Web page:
It’s easy to make bad choices in isolation. Maybe you’ve had a hard day and you want/need a beer, or a biscuit, or an hour watching TV. Fair enough. But before you pull the trigger, stop and think: what would happen if you made that choice 100 times? What if you:
- Skip/hit the gym 100 times?
- Study for 100 hours?
- Put off contacting a friend 100 times?
- Have 100 ‘quick pints’ after work?
- Spend 100 hours browsing the internet?
- Make an exception 100 times?
Put into context like this, the choice becomes more stark: your decision’s part of a larger whole that’s going to affect your life, one way or the other. That still doesn’t mean that the ‘bad’ decision (AKA the thing you want to do) is wrong, or that you shouldn’t do it – but it’s a better way of looking at the decision.
But I’ll go you one further. Next time you’re presented with an apparently-small choice, consider how many more times – in your life – you’re realistically going to have that choice at all. For me, going wrestling (Olympic freestyle not WWE) is the perfect example: the club where I do it has one good, serious, leave-you-on-the-floor class a week, and it’s on Wednesday night. One Wednesday in four is deadline day at my job, so it’s not realistic to imagine that I’ll ever get to leave on time to get to go to wrestling that night. So the most times I can expect to get a decent wrestling class done over an entire year is 39, and that’s without even factoring in holidays, illness, or times when life gets in the way. And 39 classes, if you want to be any good at wrestling, is nothing.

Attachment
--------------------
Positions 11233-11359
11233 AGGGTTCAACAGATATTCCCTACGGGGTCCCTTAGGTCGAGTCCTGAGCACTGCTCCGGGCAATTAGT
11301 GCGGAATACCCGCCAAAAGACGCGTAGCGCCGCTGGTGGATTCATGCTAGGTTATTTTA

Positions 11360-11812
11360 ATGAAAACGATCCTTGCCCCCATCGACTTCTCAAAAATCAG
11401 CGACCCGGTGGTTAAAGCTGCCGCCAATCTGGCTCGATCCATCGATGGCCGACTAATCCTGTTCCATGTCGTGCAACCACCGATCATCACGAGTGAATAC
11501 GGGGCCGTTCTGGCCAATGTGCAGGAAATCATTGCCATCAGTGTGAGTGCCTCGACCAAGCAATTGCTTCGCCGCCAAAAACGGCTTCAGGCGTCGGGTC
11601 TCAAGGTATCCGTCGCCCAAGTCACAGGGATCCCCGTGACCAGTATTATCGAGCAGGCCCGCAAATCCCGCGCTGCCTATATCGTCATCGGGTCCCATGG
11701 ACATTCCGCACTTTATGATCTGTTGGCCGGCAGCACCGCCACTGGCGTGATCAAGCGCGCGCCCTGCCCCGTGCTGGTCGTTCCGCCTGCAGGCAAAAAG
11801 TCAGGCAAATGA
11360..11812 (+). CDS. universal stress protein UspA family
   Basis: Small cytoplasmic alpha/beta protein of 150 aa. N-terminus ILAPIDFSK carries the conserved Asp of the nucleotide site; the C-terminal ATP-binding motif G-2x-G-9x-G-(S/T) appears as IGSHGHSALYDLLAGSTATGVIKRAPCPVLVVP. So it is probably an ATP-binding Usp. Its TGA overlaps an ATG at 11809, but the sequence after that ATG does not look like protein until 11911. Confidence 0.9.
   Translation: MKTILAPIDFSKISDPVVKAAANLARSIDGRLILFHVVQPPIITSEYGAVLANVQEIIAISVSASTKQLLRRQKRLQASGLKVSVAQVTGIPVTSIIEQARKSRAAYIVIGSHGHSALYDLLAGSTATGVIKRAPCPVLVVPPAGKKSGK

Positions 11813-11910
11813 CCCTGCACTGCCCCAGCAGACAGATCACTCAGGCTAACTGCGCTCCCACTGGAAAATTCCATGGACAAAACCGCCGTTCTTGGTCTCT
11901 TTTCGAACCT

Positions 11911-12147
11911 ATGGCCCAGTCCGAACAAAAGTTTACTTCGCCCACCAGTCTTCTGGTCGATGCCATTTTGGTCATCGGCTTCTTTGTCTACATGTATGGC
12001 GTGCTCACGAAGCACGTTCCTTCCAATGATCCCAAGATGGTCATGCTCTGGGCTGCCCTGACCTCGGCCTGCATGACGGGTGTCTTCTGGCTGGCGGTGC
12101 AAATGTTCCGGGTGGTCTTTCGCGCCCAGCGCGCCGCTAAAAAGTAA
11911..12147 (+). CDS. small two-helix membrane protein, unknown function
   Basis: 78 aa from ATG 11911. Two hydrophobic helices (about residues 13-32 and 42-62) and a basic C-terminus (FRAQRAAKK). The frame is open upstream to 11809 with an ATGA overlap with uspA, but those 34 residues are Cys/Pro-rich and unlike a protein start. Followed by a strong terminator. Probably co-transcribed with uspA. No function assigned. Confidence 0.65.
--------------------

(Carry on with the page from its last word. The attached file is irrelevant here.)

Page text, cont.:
Since I started thinking this way, I’ve skipped a lot less wrestling classes.
But I’ll go you one further.
One day, the circumstances of your life will change, and probably sooner than you think. You’ll change jobs or meet somebody you want to spend all your time with or have a baby, and suddenly, you won’t have any choices at all. It’s going to happen, and it’s tough to tell when.
The point is, amplifying the results of that one action – however small – make it tougher to make excuses. And it’s not an unrealistic thing to imagine: almost everything you do is habit, and the more times you avoid bad actions and chase good ones, the more ingrained good habits will be.
Self-discipline is killed by exceptions. Avoid the exceptions, and the results will come.
[Hat tip: PeaceH from Reddit, whose was nice enough to let me use elements from this post when I asked. Read his other stuff.]